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What Is Holographic Interferometry?

By Jerry Morrison
Updated May 16, 2024
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Holographic interferometry is a measurement technique that studies changes in an object's surface structure. Laser light reflected from an object is recorded in a hologram as a three-dimensional record later reconstructed in exact detail. This record may be compared to the original object or to other holographic exposures of that object. When compared, change in the surface will be indicated by fringe, or striped, patterns of interference. These patterns are produced when the light waves reflected by an object differ because of surface displacement, interfering with one another.

The use of holograms gives this a unique advantage over conventional methods of optical interferometry. Structural changes can be studied in a direct comparison between holograms made of the object at different times under varying conditions. The information recorded is of an object's entire surface. Displacement effects the object as a whole can then be observed.

There are three basic methods of holographic interferometry. These include real time, multiple exposure and time average methods. Lasers of nearly any wavelength can be used. Continuous lasers are typically used for real time examination of surface changes and motion. Pulsed lasers are best used in the study of rapidly changing phenomena.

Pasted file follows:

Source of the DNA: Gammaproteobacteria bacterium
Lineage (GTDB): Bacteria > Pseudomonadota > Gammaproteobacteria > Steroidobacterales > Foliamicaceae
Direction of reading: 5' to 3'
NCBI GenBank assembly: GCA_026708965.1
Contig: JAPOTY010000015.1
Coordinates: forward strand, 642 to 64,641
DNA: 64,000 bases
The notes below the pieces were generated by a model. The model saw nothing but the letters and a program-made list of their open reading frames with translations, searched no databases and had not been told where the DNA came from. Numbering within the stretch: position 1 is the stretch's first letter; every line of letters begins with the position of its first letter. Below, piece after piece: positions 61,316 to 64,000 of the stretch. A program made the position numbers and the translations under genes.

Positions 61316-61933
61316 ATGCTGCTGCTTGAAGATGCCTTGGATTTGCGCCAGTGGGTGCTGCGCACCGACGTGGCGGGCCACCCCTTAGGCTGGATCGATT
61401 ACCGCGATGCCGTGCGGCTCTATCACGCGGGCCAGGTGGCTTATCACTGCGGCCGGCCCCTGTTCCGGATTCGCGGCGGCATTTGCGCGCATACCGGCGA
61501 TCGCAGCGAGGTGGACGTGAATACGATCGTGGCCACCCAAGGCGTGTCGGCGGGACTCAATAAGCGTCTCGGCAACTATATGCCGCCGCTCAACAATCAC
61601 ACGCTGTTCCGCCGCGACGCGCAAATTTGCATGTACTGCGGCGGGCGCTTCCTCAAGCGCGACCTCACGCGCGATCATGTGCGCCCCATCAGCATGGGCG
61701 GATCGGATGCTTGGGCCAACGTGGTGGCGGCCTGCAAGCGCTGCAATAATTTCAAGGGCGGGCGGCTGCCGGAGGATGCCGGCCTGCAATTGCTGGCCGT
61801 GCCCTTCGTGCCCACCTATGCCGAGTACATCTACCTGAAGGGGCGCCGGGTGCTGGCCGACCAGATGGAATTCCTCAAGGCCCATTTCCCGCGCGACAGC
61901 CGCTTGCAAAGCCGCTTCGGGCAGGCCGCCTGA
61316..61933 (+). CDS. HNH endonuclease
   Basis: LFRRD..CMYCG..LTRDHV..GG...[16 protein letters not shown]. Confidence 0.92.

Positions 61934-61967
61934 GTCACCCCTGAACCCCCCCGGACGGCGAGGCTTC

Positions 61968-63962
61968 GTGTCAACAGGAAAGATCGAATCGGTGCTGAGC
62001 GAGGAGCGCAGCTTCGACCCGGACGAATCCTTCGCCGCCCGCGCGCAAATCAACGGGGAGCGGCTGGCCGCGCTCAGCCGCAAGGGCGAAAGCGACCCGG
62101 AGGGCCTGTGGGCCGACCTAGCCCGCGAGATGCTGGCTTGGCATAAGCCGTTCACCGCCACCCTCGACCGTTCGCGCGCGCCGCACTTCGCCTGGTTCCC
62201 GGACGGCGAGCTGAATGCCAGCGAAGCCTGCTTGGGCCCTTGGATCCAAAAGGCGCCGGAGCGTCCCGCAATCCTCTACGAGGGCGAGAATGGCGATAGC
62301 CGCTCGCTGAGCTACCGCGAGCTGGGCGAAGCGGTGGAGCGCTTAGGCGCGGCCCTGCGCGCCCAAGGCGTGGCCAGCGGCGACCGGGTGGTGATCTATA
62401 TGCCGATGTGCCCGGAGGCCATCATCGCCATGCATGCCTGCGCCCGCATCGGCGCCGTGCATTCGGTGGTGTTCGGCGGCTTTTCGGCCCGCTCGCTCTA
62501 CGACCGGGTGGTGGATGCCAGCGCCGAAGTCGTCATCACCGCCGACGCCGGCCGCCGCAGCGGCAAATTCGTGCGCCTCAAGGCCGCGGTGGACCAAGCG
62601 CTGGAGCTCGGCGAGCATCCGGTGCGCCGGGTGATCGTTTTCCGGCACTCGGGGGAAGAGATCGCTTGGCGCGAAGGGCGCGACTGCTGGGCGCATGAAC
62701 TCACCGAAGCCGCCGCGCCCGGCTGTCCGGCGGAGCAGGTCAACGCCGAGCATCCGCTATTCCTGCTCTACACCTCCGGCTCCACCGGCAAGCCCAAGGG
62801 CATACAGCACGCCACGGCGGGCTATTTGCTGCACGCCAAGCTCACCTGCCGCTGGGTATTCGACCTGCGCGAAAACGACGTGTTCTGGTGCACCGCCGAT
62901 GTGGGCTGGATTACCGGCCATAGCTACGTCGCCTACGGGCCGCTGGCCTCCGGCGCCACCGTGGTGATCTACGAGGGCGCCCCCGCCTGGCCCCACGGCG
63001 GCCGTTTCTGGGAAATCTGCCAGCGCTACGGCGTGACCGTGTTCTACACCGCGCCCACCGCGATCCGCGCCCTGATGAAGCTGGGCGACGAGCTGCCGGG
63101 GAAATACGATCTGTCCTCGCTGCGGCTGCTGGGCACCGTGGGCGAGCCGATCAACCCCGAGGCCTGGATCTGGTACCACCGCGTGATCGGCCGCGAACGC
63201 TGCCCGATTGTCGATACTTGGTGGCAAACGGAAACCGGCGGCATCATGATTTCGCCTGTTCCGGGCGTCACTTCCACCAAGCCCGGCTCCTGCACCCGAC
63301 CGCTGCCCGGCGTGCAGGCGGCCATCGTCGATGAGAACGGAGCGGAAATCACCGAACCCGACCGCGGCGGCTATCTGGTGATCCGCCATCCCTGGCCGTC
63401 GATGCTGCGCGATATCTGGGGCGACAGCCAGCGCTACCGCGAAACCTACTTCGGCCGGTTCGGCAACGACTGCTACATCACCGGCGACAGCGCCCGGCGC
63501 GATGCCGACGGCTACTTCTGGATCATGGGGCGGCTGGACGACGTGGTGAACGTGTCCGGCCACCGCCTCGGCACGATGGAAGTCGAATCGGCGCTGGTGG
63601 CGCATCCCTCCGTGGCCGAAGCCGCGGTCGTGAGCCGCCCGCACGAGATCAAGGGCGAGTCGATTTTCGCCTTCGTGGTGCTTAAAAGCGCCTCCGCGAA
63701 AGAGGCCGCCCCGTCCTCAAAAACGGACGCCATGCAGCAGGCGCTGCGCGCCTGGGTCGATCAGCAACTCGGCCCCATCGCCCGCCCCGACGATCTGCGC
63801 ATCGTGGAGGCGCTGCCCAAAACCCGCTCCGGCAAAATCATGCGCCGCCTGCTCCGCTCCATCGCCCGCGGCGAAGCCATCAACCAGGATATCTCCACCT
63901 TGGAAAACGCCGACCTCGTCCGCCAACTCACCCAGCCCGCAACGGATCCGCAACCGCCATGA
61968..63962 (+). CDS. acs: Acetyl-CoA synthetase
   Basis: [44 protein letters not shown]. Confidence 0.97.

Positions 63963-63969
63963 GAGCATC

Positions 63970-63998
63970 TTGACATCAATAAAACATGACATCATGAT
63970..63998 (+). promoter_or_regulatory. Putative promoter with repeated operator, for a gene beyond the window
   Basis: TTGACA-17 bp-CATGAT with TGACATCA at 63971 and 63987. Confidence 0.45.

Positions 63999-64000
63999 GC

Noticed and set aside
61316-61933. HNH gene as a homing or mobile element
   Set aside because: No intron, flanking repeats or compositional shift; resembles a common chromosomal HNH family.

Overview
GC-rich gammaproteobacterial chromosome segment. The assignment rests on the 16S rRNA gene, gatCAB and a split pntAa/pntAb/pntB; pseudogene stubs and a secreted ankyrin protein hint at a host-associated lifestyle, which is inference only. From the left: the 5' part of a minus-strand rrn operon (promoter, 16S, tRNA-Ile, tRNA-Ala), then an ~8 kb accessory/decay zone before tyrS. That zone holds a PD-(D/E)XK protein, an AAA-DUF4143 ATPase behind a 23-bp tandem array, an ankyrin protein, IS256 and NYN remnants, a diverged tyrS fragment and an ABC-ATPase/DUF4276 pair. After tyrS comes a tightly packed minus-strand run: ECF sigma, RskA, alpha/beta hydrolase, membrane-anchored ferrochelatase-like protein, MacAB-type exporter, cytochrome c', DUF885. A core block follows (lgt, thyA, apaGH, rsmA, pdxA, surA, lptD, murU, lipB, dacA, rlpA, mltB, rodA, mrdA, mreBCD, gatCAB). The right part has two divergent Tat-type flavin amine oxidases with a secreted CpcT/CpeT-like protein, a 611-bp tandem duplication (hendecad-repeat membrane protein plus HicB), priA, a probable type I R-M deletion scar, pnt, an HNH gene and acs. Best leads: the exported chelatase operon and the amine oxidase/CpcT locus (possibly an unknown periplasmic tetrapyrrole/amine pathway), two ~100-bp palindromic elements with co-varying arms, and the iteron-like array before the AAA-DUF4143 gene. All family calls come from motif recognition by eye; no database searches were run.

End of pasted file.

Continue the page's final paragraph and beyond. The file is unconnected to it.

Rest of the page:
Real time holographic interferometry allows the immediate observation of tiny changes in an object as it is subjected to stress. A hologram of the object to be studied is superimposed over the object itself. If the object is now subjected to stress factors, any deformation in the surface will be observed as fringe interference patterns. Measurement of these patterns reveal the magnitude and direction of deformation in precise detail.

Multiple exposure techniques make use of two or more holographic exposures. The initial hologram is of the object at rest. Additional exposures are made and recorded in the same image, as the object under study is subjected to a particular stress factor. The final holographic image depicts the change in surface displacement over the course of testing. Pulsed lasers can be timed to record critical test intervals or an object's change in state.

In the time-average method, a hologram is created while an object is subjected to periodic rather than continual stress. The result is an image of the object's vibration pattern. Holographic interferometry allows for a very precise measurement of complex vibrational patterns.

Each of these methods shows the shape, size and direction of surface displacement. The precision of holographic interferometry allows meaningful data to be gathered from non-destructive testing. This makes the technique particularly suited for quality control inspection. The exact preservation of data in holographic form allows for easy conversion to digital format and computerized examination.

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